Hugues Aubin: No, but what would bother me the most is not having the necessary tools on-hand to check what others have access to and could see. Having these tools handy and being fortunate enough to work in a field that requires a thorough knowledge of digital tools, I am, on the one hand, aware that I cannot control everything because you can hardly tone down misuse and abusive behavior of that kind; but, on the other hand, at least I am informed. That said, I can raise awareness among all members of my community by either launching a counter-buzz or having a say in the matter.
Self exposition in 3D massively multiplayer environments
Grégoire Cliquet: You are a Second Life user, and you are known as “Zolnir” on this platform. Could you tell us more about this identity, which is, also, an avatar (virtual embodiment of that character)? How do you perceive this “Zolnir” from Second Life? To what extent is he or is he not you?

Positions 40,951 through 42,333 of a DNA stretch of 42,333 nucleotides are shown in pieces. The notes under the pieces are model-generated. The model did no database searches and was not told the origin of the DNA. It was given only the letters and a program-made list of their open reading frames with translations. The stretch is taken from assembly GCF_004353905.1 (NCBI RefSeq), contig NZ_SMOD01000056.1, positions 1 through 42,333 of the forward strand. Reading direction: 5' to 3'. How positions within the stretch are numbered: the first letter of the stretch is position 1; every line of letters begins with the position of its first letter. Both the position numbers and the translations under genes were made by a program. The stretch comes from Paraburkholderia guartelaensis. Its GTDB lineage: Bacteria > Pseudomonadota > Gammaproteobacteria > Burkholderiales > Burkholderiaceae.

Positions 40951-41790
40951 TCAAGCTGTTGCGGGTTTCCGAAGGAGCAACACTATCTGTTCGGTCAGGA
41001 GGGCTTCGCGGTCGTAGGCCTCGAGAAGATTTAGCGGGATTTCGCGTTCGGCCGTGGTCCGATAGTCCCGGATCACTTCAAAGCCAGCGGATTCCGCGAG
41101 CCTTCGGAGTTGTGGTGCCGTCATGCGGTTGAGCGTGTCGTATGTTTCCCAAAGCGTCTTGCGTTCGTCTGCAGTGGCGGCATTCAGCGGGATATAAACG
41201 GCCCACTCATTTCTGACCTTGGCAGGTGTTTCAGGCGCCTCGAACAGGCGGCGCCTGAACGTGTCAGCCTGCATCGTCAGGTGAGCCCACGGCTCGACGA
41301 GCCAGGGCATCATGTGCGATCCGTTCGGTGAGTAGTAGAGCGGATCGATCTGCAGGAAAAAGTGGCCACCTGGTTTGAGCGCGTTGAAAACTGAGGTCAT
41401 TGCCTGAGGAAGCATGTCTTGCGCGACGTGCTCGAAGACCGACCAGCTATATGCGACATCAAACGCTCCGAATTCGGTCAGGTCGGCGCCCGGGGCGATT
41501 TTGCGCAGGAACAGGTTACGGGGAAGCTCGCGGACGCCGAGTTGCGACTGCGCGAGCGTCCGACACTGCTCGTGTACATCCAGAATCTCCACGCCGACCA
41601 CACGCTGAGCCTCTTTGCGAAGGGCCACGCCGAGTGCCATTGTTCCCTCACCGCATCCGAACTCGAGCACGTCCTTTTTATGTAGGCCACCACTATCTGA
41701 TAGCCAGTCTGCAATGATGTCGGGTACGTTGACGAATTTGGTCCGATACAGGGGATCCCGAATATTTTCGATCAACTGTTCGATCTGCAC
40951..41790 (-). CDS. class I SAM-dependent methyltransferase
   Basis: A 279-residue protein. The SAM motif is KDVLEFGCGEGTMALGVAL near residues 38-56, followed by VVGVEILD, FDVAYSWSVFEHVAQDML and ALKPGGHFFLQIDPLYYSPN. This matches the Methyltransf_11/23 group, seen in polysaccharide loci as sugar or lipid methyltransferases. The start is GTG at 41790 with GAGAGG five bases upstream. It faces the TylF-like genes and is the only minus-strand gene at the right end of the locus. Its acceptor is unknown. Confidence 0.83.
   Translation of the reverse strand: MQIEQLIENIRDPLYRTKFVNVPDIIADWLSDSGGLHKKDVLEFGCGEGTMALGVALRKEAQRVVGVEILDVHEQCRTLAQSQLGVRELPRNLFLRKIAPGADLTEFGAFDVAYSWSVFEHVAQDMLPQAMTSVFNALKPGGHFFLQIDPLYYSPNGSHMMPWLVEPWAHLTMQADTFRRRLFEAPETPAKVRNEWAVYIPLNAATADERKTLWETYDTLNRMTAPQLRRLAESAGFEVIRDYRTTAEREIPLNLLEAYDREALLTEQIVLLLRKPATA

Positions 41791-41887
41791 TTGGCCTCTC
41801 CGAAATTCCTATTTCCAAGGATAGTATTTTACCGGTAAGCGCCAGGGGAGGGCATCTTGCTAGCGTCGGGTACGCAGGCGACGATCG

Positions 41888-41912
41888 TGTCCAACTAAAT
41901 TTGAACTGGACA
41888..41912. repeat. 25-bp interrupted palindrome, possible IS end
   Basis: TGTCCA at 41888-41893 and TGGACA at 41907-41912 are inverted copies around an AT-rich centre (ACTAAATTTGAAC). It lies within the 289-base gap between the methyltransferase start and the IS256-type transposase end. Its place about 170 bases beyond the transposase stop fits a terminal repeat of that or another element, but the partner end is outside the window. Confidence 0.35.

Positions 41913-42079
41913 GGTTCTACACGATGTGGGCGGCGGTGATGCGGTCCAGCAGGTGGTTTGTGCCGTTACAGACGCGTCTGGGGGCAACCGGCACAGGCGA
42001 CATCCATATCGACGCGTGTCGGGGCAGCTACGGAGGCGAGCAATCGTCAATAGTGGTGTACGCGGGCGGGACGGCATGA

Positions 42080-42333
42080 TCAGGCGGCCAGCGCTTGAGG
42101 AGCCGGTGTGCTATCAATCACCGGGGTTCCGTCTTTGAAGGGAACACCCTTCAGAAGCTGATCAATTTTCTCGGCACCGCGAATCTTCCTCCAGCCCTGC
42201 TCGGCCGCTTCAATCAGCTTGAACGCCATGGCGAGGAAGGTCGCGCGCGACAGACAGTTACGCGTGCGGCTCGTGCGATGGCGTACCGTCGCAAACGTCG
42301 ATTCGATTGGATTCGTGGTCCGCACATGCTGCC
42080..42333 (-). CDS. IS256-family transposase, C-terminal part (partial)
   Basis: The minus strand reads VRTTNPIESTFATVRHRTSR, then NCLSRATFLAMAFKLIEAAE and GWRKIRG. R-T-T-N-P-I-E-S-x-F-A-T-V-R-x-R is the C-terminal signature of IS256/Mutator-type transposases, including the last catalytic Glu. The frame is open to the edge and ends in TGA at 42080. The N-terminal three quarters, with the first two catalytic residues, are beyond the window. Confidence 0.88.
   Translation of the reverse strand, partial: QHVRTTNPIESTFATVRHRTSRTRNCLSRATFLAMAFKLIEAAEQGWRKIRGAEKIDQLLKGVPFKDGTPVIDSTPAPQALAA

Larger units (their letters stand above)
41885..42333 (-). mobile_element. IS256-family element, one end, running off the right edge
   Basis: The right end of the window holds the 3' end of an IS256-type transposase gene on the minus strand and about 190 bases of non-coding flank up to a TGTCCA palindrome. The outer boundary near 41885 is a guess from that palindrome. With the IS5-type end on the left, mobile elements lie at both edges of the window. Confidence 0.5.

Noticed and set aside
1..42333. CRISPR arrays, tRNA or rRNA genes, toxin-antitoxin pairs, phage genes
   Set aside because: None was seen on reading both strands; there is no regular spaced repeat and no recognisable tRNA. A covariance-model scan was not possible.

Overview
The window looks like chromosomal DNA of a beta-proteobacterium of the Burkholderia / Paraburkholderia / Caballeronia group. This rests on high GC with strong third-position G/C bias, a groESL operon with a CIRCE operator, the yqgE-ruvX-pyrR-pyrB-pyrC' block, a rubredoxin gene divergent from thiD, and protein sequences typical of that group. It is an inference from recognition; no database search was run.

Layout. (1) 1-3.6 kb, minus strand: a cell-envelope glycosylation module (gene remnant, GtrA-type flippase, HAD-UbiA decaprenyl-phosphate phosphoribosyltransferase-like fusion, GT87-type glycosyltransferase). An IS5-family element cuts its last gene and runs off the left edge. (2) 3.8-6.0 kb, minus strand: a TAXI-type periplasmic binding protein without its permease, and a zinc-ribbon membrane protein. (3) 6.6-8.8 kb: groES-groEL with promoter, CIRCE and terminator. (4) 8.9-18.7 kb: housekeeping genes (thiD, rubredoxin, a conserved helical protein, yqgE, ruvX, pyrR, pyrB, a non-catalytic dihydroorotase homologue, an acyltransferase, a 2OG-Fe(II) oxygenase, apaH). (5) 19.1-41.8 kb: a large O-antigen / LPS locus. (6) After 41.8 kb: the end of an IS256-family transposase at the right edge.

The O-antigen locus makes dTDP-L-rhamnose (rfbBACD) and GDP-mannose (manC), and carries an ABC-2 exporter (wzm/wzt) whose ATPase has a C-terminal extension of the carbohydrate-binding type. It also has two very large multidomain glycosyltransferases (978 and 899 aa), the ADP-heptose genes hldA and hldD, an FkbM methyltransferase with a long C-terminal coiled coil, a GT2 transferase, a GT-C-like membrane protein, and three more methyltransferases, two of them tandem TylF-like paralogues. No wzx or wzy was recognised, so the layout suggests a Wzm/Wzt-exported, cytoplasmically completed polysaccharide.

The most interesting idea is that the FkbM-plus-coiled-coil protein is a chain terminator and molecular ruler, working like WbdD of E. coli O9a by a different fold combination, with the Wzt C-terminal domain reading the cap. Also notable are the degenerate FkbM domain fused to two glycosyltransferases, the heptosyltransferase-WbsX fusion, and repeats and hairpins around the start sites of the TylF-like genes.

Hugues Aubin: It’s quite simple. The city of Rennes conducted Second Life-supported projects that were managed not by the Hugobiwan Zolnir avatar, but by the city’s official avatar, otherwise known as Clap Clip, which was used by a variety of players due to its functionality and specific rights. This was a smart way to embody the project and those involved. The interesting part here is that we resort to an account instead of a digital identity that is embodied by a character behind whom several individuals are hidden. This ended up wreaking a bit of havoc, for in the end, Clap Clip had to reveal to his fellow chatters to whom they were talking in order not to shatter their trust. As far as I’m concerned, things are crystal clear: Hugobiwan Zolnir is my real “me.” He stands for what I like, what I don’t, the projects I want to carry out, my favorite things. Today, an avatar is a bit like an upgraded mouse in the sense that, instead of clicking on things, you can share with people via tit-for-tat relationships. To complete anything in collaboration with your peers, you must give a little bit of yourself, be it on Facebook, Twitter, Opensim (Second Life’s Open Source version). Users strive to feel as free within the digital world as they do in real life. In massively multiplayer environments, people are very emotionally involved, and, contrary to what one may believe, they do not go out of their way to hide, which, in turn, results in rather surprising project dynamics. A Blue Mars, Wonderland, Second Life or any other 3D environment user who grooms his cat avatar in a particular way reveals his/her tastes more visibly than if he/she were to wear an inconspicuous piece of jewelry, for instance. When they visually model their avatars, as they would do with clothing, users don’t hide at all. They actually put themselves out there more, and potentially throw themselves to the wolves by revealing their inner self. Your would think users hide their true self behind a mask, but in fact by choosing and shaping their avatars themselves they reveal a lot about themselves. It is almost as if they had a self-written haiku on their chest.